Posted by: normanlgreen | February 18, 2012

Dream, February 18, 2012 subversive book burning & Chicano rock


Dream, home, 9:20 am

An author and writing teacher has set up a prank on a young woman, a student of his. At the last minute I have been brought into the conspiracy. The author considers the woman to have been sheltered from the body of subversive literature of the nineteen fifties and sixties.

His other students have gathered hundred of paperbacks – Robert Gover, Terry Southern, Hubert Selby, and many I do not recognize. We take the books to a nightclub that is unused in the afternoon. Inside a dancehall at the back of the restaurant/club, we stack the books in lines along the floor, up both side walls, up parallel sets of steps at the left and right, and pile the greatest portion of used paperbacks against the rail of a mezzanine that overlooks the floor.

One of the conspirators sprinkles the books with a combination of gold dust and gunpowder. This turns the lines of books leading to the large stacks into fuses. The woman who is to receive this odd object lesson is lead into the dancehall. A match is struck and dropped onto the beginning of the fuse of books. Fortunately, the accelerant powder does not catch fire very well, but burns in sparkly fits. There is plenty of time for the young student to save the books. Will she let them burn or save them? I leave before I can see how she chooses.

Passing through the club, I see a poster for a Chicano rock band. Their picture shows them in matching white shirts, black pants and all playing matching Fender Stratocasters. I have some recollection of having enjoyed them in the past. Outside, a truck is pulled up at the curb. It holds the band’s equipment. On the tailgate, an open case, something between a guitar case and a gun rack, displays the band’s five Fenders. They are stepped down in size from a two octave neck down to a 3/4 scale student model. I have concern that someone will steal the guitars, so step back into the dim lobby with a low ceiling.

Standing in the square room are the members of the band. They wave to my greeting, but only one speaks – a man in his middle twenties wearing a thick mustache asks me if the club is always this dead. I tell him that on some nights they set up tables in the lobby, which is roughly the same size as the main room. I point out that it is early, and no one in this town decides to attend anything until the last minute. Having been outside, I know that the sun is setting, but hope for the best for this group.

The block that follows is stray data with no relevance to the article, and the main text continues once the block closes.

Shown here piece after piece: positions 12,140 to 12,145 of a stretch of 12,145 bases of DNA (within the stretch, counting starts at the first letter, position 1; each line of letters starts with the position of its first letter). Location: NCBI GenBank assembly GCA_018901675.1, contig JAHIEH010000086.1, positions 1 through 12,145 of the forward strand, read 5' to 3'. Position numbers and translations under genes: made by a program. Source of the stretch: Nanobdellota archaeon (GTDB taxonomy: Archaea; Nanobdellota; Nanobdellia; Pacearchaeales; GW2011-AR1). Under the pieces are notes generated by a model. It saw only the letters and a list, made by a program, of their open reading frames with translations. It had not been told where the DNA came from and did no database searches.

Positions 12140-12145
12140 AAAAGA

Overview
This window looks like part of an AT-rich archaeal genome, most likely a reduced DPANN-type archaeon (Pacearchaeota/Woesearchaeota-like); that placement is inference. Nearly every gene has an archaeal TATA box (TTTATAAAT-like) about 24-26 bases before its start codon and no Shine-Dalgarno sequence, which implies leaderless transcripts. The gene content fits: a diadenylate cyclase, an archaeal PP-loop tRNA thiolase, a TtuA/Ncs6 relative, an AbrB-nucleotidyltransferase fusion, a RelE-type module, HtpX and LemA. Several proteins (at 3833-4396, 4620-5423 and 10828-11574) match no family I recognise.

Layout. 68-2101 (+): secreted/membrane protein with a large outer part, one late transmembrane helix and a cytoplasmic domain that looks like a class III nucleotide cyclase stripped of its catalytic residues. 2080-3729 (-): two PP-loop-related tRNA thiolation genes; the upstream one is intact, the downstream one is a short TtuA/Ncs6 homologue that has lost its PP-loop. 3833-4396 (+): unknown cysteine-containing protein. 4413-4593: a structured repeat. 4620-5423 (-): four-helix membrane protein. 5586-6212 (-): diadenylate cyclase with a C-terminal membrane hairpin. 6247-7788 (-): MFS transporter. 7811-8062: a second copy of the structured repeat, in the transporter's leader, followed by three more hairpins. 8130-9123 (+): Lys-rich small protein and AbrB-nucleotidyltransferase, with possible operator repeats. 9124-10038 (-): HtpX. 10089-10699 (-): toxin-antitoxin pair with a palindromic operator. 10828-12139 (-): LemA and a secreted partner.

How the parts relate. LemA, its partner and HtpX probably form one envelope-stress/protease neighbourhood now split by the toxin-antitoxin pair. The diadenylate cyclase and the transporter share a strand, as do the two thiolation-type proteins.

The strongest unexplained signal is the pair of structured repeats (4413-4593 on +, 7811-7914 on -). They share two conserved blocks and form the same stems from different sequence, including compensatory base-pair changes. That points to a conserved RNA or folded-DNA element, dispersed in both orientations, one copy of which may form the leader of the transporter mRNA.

Thick, square, white plaster columns divide the lobby from the main floor of the club. Three young men, blond, athletic, dressed in expensive casual wear, lurk near the second furthest column. They mutter among themselves. I walk over to them and hear that they are happy that there is no audience for the Chicano band. I face the leader, a lantern jawed youth with barbered hair who wears a football jersey. I ask him if his name is Bob or Dave. He answers that his name is Brad. I pretend that this is an unusual name. I ask what they are up to this evening. They have found a bag with the band’s street clothes. Brad pulls out the items one by one as they make fun of the fashions. A worn wine-colored long-sleeve shirt emerges. I recognize it from my own closet. I thank him sarcastically, pull off my jacket and shirt and put on the old shirt. I divide into two selves but my consciousness remains in the lobby as the other self sits in with the band, unseen, in the next room. I hear myself play one of the Stratocasters over a blues rock progression. My figures sound more like those played by Woody Allen when he improvises on his clarinet. Strangely, it works, and there is a great energy from the next room.

The portion of me that is not playing the music passes through the back dancehall where we had set-up the book burning prank. A door is open to the alley. Outside, the young woman presents a lecture on the books that she retrieved from the fire. She speaks with knowledge and confidence about her subject and is particularly enthusiastic about Gover’s JC and Kitten Trilogy. An audience has gathered around to hear her opinions.

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